CHICAGO, IL — On Tuesday, Gov. J.B. Pritzker signed the Cannabis Regulation and Taxation Act (CRTA) into law, making Illinois the 11th state to legalize cannabis. Illinois will become the second state to legalize cannabis possession via the legislative process and the first to legalize retail sales legislatively.
The Marijuana Policy Project worked closely with legislators and the governor’s office to craft and pass the CRTA, which contains the most far-reaching social equity provisions ever included in a legalization law. It includes reinvestment in communities disproportionately harmed by cannabis prohibition, broad expungement provisions, and measures to ensure the industry includes communities that have been targeted by cannabis enforcement.
“We applaud the Illinois Legislature and Gov. Pritzker on this resounding victory for personal liberty, racial justice, and common sense,” Steve Hawkins, executive director for the Marijuana Policy Project, said in a statement. “MPP was honored to work hand-in-hand with elected leaders to craft a law ending cannabis prohibition, in a way that begins to remedy the devastation of communities targeted by the war on drugs. Illinois’ focus on fairness and equity in legalization should be a model for other states.
“Illinois’ historic approach to clemency and expungement will clear up to 770,000 criminal records. Whereas the scarlet letter of a cannabis conviction has destroyed people’s futures, the CRTA provides new business and employment opportunities for those whose lives were derailed by prohibition,” said Hawkins.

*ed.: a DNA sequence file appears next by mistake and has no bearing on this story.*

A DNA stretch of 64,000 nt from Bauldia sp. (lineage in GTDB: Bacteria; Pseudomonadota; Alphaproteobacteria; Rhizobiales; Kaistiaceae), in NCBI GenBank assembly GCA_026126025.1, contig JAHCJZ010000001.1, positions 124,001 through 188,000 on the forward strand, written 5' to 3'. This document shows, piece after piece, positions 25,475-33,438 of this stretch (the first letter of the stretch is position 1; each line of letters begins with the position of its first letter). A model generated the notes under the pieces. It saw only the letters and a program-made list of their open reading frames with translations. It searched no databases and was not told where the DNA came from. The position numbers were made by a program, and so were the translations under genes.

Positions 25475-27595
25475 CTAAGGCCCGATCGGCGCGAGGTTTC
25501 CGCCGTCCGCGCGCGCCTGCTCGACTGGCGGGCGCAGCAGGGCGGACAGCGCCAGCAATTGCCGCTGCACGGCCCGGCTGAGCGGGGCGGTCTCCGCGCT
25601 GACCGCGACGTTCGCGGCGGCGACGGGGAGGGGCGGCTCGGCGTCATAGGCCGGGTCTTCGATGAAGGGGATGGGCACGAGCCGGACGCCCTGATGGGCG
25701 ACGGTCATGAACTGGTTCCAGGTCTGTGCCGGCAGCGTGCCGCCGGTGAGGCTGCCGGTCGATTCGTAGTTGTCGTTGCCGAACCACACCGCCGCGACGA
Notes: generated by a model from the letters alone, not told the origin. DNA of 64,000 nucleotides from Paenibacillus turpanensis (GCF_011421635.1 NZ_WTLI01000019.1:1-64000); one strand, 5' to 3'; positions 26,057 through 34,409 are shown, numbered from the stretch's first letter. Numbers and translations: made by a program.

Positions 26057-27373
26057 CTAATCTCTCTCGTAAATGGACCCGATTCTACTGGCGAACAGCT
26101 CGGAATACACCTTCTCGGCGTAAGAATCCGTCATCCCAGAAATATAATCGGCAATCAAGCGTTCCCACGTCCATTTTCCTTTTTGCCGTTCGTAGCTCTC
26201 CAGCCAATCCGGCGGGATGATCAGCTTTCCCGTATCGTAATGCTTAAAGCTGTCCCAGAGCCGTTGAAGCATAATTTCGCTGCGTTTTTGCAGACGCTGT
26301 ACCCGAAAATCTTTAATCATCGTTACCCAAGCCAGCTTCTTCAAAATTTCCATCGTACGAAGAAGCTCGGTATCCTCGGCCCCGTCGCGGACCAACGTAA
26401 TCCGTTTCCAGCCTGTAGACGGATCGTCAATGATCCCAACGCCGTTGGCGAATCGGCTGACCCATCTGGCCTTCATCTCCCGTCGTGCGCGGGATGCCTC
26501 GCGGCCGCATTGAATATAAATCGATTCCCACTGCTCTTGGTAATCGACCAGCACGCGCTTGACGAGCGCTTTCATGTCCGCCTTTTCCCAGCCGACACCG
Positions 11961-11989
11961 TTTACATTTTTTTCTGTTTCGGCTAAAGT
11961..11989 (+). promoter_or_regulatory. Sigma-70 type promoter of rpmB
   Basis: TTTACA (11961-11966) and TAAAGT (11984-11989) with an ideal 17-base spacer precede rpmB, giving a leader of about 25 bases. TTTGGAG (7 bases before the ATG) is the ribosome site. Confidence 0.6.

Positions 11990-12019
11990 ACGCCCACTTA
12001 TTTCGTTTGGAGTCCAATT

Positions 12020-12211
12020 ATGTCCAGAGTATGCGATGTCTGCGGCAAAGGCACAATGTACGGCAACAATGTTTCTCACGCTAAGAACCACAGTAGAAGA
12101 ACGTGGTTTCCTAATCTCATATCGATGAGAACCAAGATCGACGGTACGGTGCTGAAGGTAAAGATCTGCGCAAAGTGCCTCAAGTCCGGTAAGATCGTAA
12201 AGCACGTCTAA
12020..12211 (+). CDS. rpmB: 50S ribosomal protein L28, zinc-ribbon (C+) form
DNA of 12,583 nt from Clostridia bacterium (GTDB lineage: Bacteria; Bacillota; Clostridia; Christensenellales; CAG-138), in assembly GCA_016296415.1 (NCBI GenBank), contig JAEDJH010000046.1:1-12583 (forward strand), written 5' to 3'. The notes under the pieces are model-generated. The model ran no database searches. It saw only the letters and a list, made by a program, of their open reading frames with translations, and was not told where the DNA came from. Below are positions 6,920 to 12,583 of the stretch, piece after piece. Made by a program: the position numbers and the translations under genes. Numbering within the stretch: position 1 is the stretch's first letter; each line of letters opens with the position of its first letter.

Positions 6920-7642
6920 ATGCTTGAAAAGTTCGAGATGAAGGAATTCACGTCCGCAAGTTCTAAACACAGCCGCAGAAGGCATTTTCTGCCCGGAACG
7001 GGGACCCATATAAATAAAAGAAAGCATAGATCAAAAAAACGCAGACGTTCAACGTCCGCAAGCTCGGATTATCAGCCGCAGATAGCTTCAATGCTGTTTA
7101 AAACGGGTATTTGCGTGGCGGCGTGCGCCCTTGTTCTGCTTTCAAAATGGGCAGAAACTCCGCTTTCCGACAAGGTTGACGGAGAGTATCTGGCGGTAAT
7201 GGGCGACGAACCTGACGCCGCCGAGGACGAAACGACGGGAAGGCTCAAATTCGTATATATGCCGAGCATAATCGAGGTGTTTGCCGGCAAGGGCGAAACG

“Illinois is the first state to legislatively replace cannabis prohibition with thoughtful, equitable regulation, but it will not be the last. Elected officials nationwide are heeding the call of an overwhelming majority of voters who want to stop punishing adults for using a substance safer than alcohol. And just as we today look back at alcohol prohibition as a misguided failure, future generations will look back and shake their heads in disbelief that cannabis prohibition lasted so long,” Hawkins added.
“Legalization can’t simply end criminal penalties or establish sales — legalization has to be part of the healing process as we recover from the failed war on cannabis,” said Chris Lindsey, senior legislative counsel for the Marijuana Policy Project. “Illinois has taken giant steps toward reducing that harm and resetting the whole system for the better.”
MPP has lobbied to reform cannabis policies in the Illinois state Legislature since 2004, previously leading the advocacy campaigns behind Illinois’ successful medical cannabis (2013) and decriminalization efforts (2016). MPP will continue working with allies to ensure smooth implementation of Illinois’ legalization law.